Surely the widely circulated story caught the eyes of a lot of Baptists. It seems a coalition of U.S. Muslim groups launched a fundraiser to rebuild predominantly black churches targeted with arson following the Charleston, S.C., shooting in which nine members were killed by a lone gunman.
A quick Internet search indicated the coalition had set a goal of $100,000 to benefit the congregations as they regroup and seek to repair and replace facilities damaged and destroyed in the attacks.
To top it off, the Muslim groups committed to raise the funds between the start of their high holy season of Ramadan, which began June 17 and concluded on July 17, although funds may still be coming in for the churches.
The Muslim effort is commendable. One has to wonder how Baptists might respond if the shoe was on the other foot.
Baptists certainly have a long history and tradition of helping others in need, following the example of Jesus himself. But this kind of assistance might not be as forthcoming to Muslims these days, probably for various reasons.
Societal pressure is such that even Christians are encouraged to shy away from any interaction with Muslims. Because of international conflicts that pit the West against primarily Muslim countries — and vice versa — many Christians keep their distance from Muslims, even in the U.S.
Some Baptist denominations and organizations find themselves in something of a religious quandary in extending such aid and hospitality because they describe their acts of kindness as being motivated primarily by a desire for evangelism and conversion of those helped and often secondarily to actually responding out of compassion with no thought of benefit.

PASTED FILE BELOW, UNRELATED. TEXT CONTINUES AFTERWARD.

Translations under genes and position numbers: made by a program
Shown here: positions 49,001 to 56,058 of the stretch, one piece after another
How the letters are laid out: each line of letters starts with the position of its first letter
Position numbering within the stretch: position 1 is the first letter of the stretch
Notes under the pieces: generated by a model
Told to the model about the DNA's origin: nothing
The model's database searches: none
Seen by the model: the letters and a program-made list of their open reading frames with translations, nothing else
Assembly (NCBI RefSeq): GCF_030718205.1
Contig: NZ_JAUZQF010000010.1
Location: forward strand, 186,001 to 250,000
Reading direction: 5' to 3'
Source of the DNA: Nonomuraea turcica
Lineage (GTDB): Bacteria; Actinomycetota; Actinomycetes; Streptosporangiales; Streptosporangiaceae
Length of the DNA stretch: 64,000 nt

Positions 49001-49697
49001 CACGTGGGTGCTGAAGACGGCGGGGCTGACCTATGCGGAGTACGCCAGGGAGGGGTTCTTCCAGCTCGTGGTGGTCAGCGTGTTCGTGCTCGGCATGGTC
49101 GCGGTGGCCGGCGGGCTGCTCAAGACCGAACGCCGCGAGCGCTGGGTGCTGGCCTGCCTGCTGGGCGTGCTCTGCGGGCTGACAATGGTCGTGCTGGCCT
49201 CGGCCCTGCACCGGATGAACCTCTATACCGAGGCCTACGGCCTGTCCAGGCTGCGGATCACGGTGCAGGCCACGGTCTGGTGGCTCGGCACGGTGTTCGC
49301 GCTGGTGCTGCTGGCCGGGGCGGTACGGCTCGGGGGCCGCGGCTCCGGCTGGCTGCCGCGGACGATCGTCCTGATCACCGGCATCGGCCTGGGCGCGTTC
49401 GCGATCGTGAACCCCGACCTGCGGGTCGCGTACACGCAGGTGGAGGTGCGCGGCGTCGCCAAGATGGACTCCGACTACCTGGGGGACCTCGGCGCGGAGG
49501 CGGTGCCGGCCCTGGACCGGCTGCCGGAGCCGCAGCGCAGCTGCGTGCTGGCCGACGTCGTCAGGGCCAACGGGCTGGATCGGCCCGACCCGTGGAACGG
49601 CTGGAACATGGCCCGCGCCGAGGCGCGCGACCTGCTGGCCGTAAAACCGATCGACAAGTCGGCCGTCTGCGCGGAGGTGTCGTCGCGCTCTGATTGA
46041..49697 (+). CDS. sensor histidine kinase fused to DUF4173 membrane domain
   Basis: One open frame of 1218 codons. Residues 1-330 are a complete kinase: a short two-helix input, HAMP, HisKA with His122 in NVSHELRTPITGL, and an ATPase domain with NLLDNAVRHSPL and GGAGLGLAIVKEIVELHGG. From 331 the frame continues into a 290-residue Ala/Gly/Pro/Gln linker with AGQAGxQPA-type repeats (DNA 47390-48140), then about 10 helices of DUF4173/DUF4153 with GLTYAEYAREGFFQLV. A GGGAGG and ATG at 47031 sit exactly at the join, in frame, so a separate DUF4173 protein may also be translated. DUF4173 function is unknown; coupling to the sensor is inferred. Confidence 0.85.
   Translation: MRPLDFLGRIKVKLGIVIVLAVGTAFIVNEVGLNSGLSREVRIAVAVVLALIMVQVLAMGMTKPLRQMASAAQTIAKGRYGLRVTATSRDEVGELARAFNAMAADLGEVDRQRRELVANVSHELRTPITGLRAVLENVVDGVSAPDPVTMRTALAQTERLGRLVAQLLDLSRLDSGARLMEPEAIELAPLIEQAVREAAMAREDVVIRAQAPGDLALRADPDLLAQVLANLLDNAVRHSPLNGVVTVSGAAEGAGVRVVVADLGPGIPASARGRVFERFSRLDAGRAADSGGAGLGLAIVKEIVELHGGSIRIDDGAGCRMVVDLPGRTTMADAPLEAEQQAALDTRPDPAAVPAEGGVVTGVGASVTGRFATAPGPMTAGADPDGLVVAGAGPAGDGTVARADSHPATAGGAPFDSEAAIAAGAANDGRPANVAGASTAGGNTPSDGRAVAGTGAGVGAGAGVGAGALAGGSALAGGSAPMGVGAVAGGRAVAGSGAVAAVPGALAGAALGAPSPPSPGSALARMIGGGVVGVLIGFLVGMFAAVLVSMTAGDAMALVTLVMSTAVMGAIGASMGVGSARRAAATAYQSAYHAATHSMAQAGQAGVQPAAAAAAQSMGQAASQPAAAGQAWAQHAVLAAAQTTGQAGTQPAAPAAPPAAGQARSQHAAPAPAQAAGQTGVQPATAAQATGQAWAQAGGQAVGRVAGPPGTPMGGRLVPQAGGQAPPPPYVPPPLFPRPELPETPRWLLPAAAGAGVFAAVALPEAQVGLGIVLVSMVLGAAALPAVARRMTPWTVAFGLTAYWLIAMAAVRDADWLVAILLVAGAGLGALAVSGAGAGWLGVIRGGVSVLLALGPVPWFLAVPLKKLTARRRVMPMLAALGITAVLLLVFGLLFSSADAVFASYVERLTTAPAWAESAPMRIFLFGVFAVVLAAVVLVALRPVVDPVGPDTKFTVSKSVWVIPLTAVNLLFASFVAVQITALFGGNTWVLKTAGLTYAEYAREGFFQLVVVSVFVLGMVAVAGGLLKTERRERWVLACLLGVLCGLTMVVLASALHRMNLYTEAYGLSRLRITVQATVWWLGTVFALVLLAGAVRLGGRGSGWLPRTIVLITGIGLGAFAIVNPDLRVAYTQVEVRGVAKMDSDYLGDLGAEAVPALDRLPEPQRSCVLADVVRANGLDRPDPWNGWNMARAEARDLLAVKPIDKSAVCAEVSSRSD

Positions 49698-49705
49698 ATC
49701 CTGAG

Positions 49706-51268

To extend kindness or do compassionate deeds for Muslims might seem counter to their Christian faith. For instance, many Baptists might not be comfortable helping Muslims rebuild a mosque destroyed in a tornado because such assistance could be seen as helping Muslims promulgate a “non-Christian” or “false” religion.
In the minds of some, such help would be seen as tantamount to working at cross purposes with God.
There is no way of knowing all that motivated these Muslims to do good for Baptists in this case, but I doubt they anticipate drawing many or any members of these congregations or other Baptists into Islam. They might be trying to communicate that they care about the cowardly acts of arson carried out against the congregations.
Until I am persuaded differently, I prefer to give these folks the benefit of the doubt in this effort.
Baptists and other Christians might do well to ask themselves how Christ would have them respond if the shoe was on the other foot. Quite often it is.
Bill Webb is editor of Word & Way.